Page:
If we do not listen to this sutra mindfully, and after hearing it, we do not mindfully deepen our understanding, then we will be unable to take the Dharma to heart or put in the effort to contemplate it deeply. For instance, I teach every day, but some people who hear [the Dharma], when they have the chance to talk with others, never bring up the sutra’s principles. They only talk about worldly matters but never mention [the Dharma]. [The do not say], “I heard this sutra today. It talked about these principles. This is the Dharma. This is the suffering of the world. This is the method of the Bodhisattvas.” This is a sign that we are not practicing from the depths of our minds. If we do not have the Dharma deep in our minds, when we talk with people, there will be no trace of the Dharma. There will be no indication of it. Because we have not taken the Dharma to heart, naturally our minds are empty of it. If we think, “When I speak today, I will talk about the things I usually see”, then the traces of the Dharma are not found in our daily living. For us as Buddhist practitioners, this is not truly “practicing,” which means to cultivate ourselves and review. We have been listening to [the Dharma], and every day I ask, “Do you understand?” the answer is always “I understand.” We understand, but do we practice it in our hearts? Have we cultivated it internally? Are we repeatedly practicing it? Not really. Otherwise, the Dharma would always be in our mind, and we would share it whenever we had a chance. Isn’t this what the precious passage was about? We must share whenever there is a chance, as ones who hear, transmit and teach the Dharma.
However, when it comes to the Dharma, the teachings of the Lotus Sutra, we have not taken them to heart; they do not remain in our minds. As a result, there is no trace of [the Dharma] in our lives. The principle is the same. [Of those who are unable] “to practice and learn this Lotus Sutra, you must know thar these people are still far from Anuttara-samyak-sambodhi”. They are still far, in the ground of dry wisdom. They know all worldly matters, but when it comes to the sutra’s true principles, they do not know them.
“For those who can listen, contemplate and practice, you must know that they can draw near to Anuttara-samyak-sambodhi.”
If we can be mindful, after we hear and understand [this sutra], we must realize [its truth] mindfully. After understanding, we must contemplate it; this is listening, contemplation and practice. We must earnestly contemplate it, then after that, we must earnestly practice; we must practice and review it, over and over. After hearing it, we must explain it constantly, over and over.
This is the spirit of the 16 princes. They repeated what they heard immediately. They spent a long time re-reaching sutra. By retelling it, they formed affinities with the sentient beings. [This is why] we must listen. I have spoken repeatedly of each chapter’s general ideas and important points. Have we learned them? If not, that would really be a pity. We must contemplate and practice it. If we can “listen, contemplate and practice,” then, we “must know that we can draw near “Anuttara-samyak-sambodhi”.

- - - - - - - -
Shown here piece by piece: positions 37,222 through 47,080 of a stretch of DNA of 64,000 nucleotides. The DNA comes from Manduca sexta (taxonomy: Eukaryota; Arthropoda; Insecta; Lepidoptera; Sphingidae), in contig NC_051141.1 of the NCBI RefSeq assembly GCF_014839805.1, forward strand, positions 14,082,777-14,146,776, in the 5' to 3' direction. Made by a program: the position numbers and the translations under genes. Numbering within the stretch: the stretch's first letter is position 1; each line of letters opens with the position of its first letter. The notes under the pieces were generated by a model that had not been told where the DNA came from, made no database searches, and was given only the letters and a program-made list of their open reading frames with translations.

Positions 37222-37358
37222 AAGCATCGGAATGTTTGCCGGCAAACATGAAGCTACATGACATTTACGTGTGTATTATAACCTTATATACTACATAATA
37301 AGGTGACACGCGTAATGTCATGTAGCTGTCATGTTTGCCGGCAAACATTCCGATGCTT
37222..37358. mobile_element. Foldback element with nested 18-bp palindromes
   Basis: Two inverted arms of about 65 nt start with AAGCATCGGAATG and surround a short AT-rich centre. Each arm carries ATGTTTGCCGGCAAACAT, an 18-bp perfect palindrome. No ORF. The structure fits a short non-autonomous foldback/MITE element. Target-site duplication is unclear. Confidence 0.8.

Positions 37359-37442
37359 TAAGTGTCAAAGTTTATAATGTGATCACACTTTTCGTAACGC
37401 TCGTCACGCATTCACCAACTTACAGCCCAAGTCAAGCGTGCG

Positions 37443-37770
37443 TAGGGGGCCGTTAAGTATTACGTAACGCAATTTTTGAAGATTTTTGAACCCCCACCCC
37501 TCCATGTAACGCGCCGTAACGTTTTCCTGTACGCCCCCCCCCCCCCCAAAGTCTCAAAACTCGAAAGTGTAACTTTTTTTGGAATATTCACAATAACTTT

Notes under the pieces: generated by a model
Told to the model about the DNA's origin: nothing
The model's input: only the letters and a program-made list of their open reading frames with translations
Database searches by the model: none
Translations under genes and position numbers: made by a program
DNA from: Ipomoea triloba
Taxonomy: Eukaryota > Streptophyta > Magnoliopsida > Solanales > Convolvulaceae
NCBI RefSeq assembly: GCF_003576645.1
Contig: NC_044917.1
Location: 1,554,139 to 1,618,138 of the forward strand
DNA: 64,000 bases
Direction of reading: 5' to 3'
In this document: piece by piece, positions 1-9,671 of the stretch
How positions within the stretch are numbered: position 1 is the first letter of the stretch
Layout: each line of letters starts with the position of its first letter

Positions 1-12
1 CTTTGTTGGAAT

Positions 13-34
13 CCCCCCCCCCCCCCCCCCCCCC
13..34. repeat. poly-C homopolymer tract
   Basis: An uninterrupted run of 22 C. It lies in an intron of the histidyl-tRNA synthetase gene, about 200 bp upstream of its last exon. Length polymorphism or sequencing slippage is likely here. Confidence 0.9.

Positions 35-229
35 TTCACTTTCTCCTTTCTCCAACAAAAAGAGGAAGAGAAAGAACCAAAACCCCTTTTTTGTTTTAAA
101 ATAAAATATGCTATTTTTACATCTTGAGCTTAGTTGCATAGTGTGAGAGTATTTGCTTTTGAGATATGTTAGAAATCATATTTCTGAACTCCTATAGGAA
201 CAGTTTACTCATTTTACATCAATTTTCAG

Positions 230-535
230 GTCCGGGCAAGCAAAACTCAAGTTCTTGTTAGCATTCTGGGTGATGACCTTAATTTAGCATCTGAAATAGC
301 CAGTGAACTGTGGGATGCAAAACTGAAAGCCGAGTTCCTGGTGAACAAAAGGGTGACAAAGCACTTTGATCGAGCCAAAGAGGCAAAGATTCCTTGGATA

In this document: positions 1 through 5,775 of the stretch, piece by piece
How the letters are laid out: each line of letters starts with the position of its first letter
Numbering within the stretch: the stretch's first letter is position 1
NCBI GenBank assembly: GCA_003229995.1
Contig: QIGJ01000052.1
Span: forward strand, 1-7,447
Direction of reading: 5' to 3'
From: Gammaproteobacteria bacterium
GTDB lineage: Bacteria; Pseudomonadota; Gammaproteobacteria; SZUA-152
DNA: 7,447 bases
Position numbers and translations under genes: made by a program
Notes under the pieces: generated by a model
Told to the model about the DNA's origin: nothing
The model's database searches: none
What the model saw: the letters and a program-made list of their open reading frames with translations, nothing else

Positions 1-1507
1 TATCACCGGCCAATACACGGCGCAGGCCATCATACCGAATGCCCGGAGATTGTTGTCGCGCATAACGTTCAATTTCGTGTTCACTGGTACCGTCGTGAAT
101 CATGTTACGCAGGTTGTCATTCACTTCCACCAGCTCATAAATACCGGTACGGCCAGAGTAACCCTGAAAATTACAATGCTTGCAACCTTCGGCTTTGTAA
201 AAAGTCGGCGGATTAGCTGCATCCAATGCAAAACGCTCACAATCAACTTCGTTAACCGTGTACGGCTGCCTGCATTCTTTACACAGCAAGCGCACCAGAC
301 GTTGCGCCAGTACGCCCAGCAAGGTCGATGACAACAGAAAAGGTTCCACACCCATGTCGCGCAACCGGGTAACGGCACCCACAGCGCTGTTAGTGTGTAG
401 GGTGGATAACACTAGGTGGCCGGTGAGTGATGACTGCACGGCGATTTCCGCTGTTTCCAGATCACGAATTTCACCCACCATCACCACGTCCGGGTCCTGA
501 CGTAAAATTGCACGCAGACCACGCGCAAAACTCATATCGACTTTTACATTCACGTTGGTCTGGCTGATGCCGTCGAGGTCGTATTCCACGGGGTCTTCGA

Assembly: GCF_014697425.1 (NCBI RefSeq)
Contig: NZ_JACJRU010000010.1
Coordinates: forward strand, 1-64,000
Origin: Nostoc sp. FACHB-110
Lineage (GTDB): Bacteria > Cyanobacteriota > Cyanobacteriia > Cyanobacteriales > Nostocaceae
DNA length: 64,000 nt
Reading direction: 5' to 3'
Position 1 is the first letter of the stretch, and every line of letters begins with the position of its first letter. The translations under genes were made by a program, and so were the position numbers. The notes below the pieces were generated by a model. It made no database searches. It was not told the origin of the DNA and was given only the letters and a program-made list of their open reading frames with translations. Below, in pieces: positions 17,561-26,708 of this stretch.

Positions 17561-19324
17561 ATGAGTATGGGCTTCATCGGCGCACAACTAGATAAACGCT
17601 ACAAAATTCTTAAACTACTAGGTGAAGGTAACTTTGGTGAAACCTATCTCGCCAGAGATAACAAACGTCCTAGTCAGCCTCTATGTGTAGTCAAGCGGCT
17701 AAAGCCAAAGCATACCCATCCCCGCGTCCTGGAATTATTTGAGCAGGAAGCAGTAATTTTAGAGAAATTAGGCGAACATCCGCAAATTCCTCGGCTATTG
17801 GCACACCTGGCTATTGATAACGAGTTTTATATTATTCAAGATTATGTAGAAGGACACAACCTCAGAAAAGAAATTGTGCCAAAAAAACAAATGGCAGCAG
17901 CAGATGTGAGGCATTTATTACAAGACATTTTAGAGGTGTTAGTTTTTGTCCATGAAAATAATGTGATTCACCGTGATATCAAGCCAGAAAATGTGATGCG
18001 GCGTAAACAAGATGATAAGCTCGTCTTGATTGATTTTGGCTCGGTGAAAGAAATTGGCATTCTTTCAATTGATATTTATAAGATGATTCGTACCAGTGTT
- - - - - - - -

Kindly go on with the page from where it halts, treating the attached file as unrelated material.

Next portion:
“Why is this so?” the following [sutra] passage continues with. “Why is this so? all Bodhisattvas’ belongs to this sutra. This sutra opens the door of skillful means to reveal the ultimate truth.”
Indeed, the following sutra passage tells us plainly that those who follow the Bodhisattva-path belong to this sutra. “All Bodhisattvas’ Anuttara-samyak-sambodhi belongs to this sutra.”
“Why is thus so? All Bodhisattvas’ Anuttara-samyak-sambodhi belongs to this sutra”: The teachings of Bodhi all Bodhisattvas practice all belong under the domain of this sutra. Those who do not listen to the wondrous Dharma will linger at the door of the provisional.
If we are walking the Bodhisattva-path, it is the path contained in this sutra. So, “This sutra opens the door of skillful means to reveal the ultimate truth.” It uses skillful means to guide people. What is reveals us actually the ultimate truth, because most important of all is that [we can all] attain Buddhahood. “The teachings of Bodhi all Bodhisattvas practice all belong under the domain of this sutra. Those who do not listen to the wondrous Dharma will stagnate at the provisional door. If we do not earnestly listen to the Lotus Sutra, we will linger in the “provisional,” which is skillful means. We will just linger on the high plateau, carrying our afflictions into our efforts. This is the same principle. So, we must understand that there are five types of wisdom on the Bodhisattva-path.
Bodhisattvas possess:1. The wisdom of thorough understanding. 2. The wisdom of continuing thoughts. 3. The wisdom of standing firm. 4. The wisdom of harmony and unity. 5. The wisdom of fulfilling wishes. The wisdom of thorough understanding is “The wisdom of awakening from the dream and thoroughly understanding all Dharma.
They are no longer in a state of dreaming, but should have completely awakened. Instead of being in a state of dreaming, they are in a state of clear awakening. “[They] thoroughly understand all Dharma.” All Dharma, all that wisdom, is contained in this sutra.
The wisdom of continuing thoughts is “the wisdom of being able to remember past matters and never forget them.
We should remember the tings from the past. What were the causes and conditions 50 years ago? Many causes and conditions converged for Tzu Chi to have this large, international presence today. We must always remember this. it is not only for this lifetime; everything that we have done, the aspirations we formed initially, must never be forgotten. When it comes to our past lives, we must have faith; the Buddha was constantly teaching us that in past lives and kalpas, [we acquired] seeds of goodness. We should have faith in this.